THOUSAND OAKS, Calif. -- The popularity and success of Tiger Woods over the years has often been credited with the dramatic rise of purses on the PGA Tour.
Now he's contributing to purses directly.
Woods confirmed Saturday at Sherwood Country Club that he personally "bridged the gap," to help the World Challenge presented by Northwestern Mutual meet its operating costs. Woods would not verify the seven-figure amount, but The Associated Press reported it to be $4 million.
"I'm not going to tell you the exact amount, but it's a good number," Woods said in an interview after shooting a third-round 69 that put him five strokes back of tournament leader Graeme McDowell.
"What's important is that if it wasn't for this tournament, we wouldn't have the success with the foundation. The Learning Center (in nearby Orange County) would not have happened. We wouldn't have gained the awareness that we have now.
"There have been so many kids that we have helped, just because of this event. It's important to me, to the foundation. This is what got us on the map."
This tournament began in 1999, and was inspired in part by Woods' late father, Earl. Although he now has an affiliation with the AT&T National in Washington, D.C., and the Deutsche Bank Championship near Boston, this is the tournament that Woods holds dear, said his agent, Mark Steinberg.
"He started this one with his father,'' Steinberg said. "And he didn't want to see the foundation take a hit in order to stage the tournament."
Since its inception, the World Challenge has raised more than $25 million for the foundation. It helped Woods start his Learning Center -- to which he contributed the first $5 million -- as well as other endeavors in other parts of the country.
Not widely known, Woods has been contributing his prize money from the World Challenge, the AT&T National and the Deutsche Bank Championship to the foundation. He won the World Challenge last year and the AT&T over the summer, victories that were worth more than $1 million each. He's contributed more than $14 million of his prize money alone over the years.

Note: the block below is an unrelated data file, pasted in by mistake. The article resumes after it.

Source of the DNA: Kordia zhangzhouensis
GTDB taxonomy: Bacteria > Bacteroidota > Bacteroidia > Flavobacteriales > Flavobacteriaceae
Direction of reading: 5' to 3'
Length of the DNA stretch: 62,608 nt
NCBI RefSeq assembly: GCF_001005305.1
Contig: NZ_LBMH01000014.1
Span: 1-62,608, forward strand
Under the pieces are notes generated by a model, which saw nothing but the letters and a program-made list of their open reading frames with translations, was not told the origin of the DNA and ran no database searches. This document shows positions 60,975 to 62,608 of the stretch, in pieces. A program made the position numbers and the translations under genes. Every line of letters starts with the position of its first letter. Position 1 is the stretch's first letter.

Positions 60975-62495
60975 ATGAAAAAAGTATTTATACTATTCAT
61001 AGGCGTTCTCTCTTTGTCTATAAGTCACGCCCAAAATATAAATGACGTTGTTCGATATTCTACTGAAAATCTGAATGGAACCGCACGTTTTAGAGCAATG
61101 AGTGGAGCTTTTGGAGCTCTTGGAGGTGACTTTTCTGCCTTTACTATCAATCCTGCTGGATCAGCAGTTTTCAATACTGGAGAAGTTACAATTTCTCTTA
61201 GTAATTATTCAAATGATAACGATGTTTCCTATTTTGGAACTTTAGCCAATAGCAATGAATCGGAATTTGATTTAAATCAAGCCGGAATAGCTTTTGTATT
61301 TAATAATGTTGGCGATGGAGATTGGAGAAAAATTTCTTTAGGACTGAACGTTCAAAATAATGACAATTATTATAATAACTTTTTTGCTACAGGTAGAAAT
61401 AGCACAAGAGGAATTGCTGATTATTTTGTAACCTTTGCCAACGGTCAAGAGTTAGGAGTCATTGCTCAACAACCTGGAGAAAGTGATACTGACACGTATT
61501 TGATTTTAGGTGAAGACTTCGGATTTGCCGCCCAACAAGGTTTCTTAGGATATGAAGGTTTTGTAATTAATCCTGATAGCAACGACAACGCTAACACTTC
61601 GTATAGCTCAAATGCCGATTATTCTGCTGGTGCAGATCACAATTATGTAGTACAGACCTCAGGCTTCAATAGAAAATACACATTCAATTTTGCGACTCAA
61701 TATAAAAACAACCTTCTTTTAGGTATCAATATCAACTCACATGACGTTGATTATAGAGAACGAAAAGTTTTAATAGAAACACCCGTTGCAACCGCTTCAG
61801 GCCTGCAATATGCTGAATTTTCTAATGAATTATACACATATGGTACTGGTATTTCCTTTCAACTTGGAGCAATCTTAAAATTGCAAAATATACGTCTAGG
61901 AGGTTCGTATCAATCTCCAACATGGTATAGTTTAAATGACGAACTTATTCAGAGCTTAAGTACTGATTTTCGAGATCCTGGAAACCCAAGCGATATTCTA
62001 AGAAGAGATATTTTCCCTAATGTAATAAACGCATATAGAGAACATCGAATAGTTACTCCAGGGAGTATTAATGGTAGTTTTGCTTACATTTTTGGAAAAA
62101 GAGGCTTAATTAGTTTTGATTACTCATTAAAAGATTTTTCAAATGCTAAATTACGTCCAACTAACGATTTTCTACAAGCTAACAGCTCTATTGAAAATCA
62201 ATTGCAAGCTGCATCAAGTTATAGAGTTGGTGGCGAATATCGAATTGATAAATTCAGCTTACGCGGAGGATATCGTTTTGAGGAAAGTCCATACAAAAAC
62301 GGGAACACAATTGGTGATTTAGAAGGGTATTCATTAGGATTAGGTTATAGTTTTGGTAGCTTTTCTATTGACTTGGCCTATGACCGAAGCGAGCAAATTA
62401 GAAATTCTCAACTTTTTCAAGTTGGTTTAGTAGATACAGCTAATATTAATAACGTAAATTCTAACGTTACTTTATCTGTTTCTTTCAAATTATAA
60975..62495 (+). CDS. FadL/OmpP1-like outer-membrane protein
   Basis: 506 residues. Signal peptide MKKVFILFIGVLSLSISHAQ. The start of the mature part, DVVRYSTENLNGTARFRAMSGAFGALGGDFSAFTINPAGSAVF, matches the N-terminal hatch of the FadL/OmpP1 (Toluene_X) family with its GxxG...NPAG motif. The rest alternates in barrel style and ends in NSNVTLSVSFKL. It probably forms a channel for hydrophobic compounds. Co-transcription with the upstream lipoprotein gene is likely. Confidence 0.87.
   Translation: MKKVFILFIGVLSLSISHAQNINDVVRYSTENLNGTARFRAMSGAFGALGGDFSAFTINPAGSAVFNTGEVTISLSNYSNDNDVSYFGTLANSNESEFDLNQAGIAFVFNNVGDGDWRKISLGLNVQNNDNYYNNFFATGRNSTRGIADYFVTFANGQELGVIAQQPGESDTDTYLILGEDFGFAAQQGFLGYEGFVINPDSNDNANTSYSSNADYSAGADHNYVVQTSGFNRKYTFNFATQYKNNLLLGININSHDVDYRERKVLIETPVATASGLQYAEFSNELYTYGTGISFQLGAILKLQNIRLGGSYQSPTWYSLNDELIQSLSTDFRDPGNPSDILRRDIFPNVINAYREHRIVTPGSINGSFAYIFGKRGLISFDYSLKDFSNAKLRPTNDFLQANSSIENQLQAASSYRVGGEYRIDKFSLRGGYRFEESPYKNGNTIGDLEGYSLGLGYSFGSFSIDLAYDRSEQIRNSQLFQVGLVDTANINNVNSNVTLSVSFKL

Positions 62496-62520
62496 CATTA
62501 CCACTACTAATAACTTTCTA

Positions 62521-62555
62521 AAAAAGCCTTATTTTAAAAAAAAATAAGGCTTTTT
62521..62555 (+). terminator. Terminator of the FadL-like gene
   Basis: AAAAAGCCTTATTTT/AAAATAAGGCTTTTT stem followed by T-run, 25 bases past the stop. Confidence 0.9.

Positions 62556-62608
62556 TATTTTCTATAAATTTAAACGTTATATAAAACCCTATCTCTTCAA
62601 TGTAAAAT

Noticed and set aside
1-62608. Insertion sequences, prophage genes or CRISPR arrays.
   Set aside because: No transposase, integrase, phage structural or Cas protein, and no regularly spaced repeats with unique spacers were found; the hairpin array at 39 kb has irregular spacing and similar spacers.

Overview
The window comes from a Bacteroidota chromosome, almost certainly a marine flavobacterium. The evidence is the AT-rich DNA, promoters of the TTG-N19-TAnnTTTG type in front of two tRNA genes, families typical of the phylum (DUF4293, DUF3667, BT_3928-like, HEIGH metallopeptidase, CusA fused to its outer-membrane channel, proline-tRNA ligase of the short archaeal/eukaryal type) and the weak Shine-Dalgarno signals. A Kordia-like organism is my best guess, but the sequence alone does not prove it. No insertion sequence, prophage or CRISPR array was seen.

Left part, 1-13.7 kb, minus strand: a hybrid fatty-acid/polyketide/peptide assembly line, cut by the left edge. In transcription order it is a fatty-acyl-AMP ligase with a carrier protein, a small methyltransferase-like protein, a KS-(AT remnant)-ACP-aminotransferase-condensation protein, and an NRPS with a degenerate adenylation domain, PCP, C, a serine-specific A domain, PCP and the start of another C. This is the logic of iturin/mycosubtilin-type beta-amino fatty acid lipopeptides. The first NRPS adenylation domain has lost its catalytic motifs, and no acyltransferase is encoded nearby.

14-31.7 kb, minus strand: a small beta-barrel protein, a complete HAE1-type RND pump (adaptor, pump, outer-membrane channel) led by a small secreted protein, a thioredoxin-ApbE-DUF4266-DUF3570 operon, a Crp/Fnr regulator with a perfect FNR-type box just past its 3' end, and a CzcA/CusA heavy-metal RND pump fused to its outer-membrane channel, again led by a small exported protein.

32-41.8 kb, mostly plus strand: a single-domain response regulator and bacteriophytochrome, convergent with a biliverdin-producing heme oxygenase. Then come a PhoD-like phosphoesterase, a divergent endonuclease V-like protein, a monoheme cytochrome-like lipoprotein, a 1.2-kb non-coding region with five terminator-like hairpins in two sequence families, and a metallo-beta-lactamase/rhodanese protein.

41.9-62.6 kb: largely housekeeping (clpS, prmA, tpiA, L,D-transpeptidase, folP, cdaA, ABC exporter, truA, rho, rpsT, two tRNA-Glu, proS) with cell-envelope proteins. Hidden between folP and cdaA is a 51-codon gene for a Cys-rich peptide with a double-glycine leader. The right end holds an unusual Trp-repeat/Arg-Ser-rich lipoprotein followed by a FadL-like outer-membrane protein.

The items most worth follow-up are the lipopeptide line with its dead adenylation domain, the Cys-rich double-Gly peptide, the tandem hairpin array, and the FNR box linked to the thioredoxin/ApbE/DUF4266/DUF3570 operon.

"It's kind of a running joke with the foundation," Woods said. "You better win the tournament because we're kind of counting on this amount of donation. So it's fun."
The purse for this week's tournament is $4 million, with $1 million going to the winner and $120,000 to the last-place finisher in the 18-man field. But it costs far more than that to put on a tournament. The event is televised by NBC, and the way PGA Tour events are structured, production costs and a good bit of advertising is covered by the title sponsor.
Without one, those fees must still be paid, or the tournament could not exist. The total outlay for a regular PGA Tour event is typically in the $6 million to $7 million range per year. Greg McLaughlin, president and CEO of the Tiger Woods Foundation and also the tournament director, said a title sponsor likely would pay about four times more than what Northwestern Mutual is contributing this week.
Steinberg, said a potential title sponsor fell through in the fall, leaving event organizers scrambling.
"That's exactly what happened," Woods said. "The title sponsor unfortunately fell through. This is important for us."
The tournament would have been forced to dip into reserve funds or possibly not be played if it were not for Woods' support. And while the proceeds from the event are helpful, Woods said the exposure it brings to his charitable causes are also reasons for wanting to keep it going.
"It's both, fundraising and awareness," he said. "This provides us a platform to show people how we are helping kids. This is where it all started. We are a foundation, yes, but people really didn't understand what we were trying to do. Once we built the Learning Center, because of this event, that allowed us to do that.''
McDowell, who finished second here in 2009 and won the event in 2010 (and made $2 million in prize money), said the players were not aware of Woods' generosity in helping the tournament this week.
"That's a hugely honorable thing to do," McDowell said. "He already gives back so much to the game. He's a huge reason why we're playing for so much money around the world. These TV contracts, all these spectators, it's awesome. And it's a really cool thing of him to do."